Nikon Coolpix L310 Review

4.0
January 21, 2013 | Matt Grayson |

Image Quality


All of the sample images in this review were taken using the 14 megapixel Fine JPEG setting, which gives an average image size of around 5Mb.

Noise

The lowest sensitivity rating on the Nikon Coolpix L310 is ISO 80. The results from this setting look great. There's no noise evident in any pictures with this rating, edge definition is sharp and the colours are faithfully reproduced. However, to use this setting, you have to have the camera in the brightest light possible and either not zoom in or use a tripod. This is one of the main drawbacks with having a long lens with a tiny sensor; the lack of light. This loss in available light means you more often than not have to ramp the ISO up. We shot on auto ISO in our sample shots to get a  variety of results as well as see if there was a minimum setting the camera wouldn't go below. While there's no discernible pattern, we found that the camera would generally stay around ISO 800 if no sky was in the shot – even when flash was used.

Being highly critical, there's a smidgen of noise starting to creep in to the darker areas of our test images but it can only be seen at full magnification. Normal viewing will have no bearing on it and we're perfectly happy with our shots at ISO 100. Start to step through the ranks and it becomes more noticeable even from ISO 200. Green spots appear in the darker sections which exacerbates at ISO 400 as well as a noticeable drop in sharpness. Edge definition begins to suffer as the noise reduction takes it's toll.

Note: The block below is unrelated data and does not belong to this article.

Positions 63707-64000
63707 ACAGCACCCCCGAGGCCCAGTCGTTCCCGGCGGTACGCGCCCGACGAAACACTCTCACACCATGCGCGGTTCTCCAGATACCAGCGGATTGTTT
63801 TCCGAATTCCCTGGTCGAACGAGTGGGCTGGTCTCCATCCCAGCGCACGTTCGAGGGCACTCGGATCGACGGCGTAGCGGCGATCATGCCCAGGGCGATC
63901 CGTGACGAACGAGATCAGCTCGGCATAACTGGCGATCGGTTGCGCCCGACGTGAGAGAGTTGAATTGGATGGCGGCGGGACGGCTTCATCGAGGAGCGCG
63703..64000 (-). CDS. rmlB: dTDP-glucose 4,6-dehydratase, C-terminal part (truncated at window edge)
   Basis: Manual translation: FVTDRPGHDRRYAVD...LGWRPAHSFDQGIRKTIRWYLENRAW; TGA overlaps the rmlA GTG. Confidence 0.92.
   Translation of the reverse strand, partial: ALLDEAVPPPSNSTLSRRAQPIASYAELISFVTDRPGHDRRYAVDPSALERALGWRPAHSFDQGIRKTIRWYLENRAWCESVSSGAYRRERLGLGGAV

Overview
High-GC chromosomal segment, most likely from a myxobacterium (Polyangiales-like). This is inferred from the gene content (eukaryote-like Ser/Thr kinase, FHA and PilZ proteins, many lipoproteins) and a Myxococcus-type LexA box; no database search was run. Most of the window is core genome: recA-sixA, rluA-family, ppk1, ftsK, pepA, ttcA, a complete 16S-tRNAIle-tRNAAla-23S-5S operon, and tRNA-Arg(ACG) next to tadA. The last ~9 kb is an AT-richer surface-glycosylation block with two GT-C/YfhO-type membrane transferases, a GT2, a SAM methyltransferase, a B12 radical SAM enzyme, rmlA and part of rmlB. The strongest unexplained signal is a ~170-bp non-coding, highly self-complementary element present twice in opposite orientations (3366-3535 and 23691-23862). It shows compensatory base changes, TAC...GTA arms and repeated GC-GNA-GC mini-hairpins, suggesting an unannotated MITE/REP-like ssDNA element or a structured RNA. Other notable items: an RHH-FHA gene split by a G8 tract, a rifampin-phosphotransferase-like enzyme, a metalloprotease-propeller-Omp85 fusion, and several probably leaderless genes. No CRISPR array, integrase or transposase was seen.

At ISO 800, noise reduction software tries to remove colour noise by desaturating the picture. This affects natural colour in the image and they start to look wishy washy. Edge definition is beginning to fail more dramatically at this setting. By ISO 1600, the noise reduction software has removed all detail from black areas in a bid to reduce noise. Edges are looking dicey and colours are even more pallid. The final two stages use a reduced resolution in order to remove some of the noise issues by allowing the pixels that are in use to try and remain cool. Heat generated from neighbouring pixels can create a type of digital noise. By spacing them out, it's less likely to affect the pixels that remain in use. Image detail returns to a degree but colours are still bland. By the final ISO 6400 setting, even the image detail has started to decay.

ISO 80 (100% Crop)

ISO 100 (100% Crop)

   

ISO 200 (100% Crop)

ISO 400 (100% Crop)

   

ISO 800 (100% Crop)

ISO 1600 (100% Crop)

   

ISO 3200 (100% Crop)

ISO 6400 (100% Crop)

Focal Range

The focal range of the Nikon Coolpix L310 is 4.5 – 94.5mm or 25 – 525mm in 35mm terms. Surprisingly, that's pretty low by today's standards. It's a 21x and with cameras coming out now with up to 40x optical zoom, a 21x seems as though it's coming up a little short. Still, it got us closer to where we wanted to photograph but couldn't either through restrictions of the area we were in or general lethargy. At wide angle, there's a degree of barrel distortion.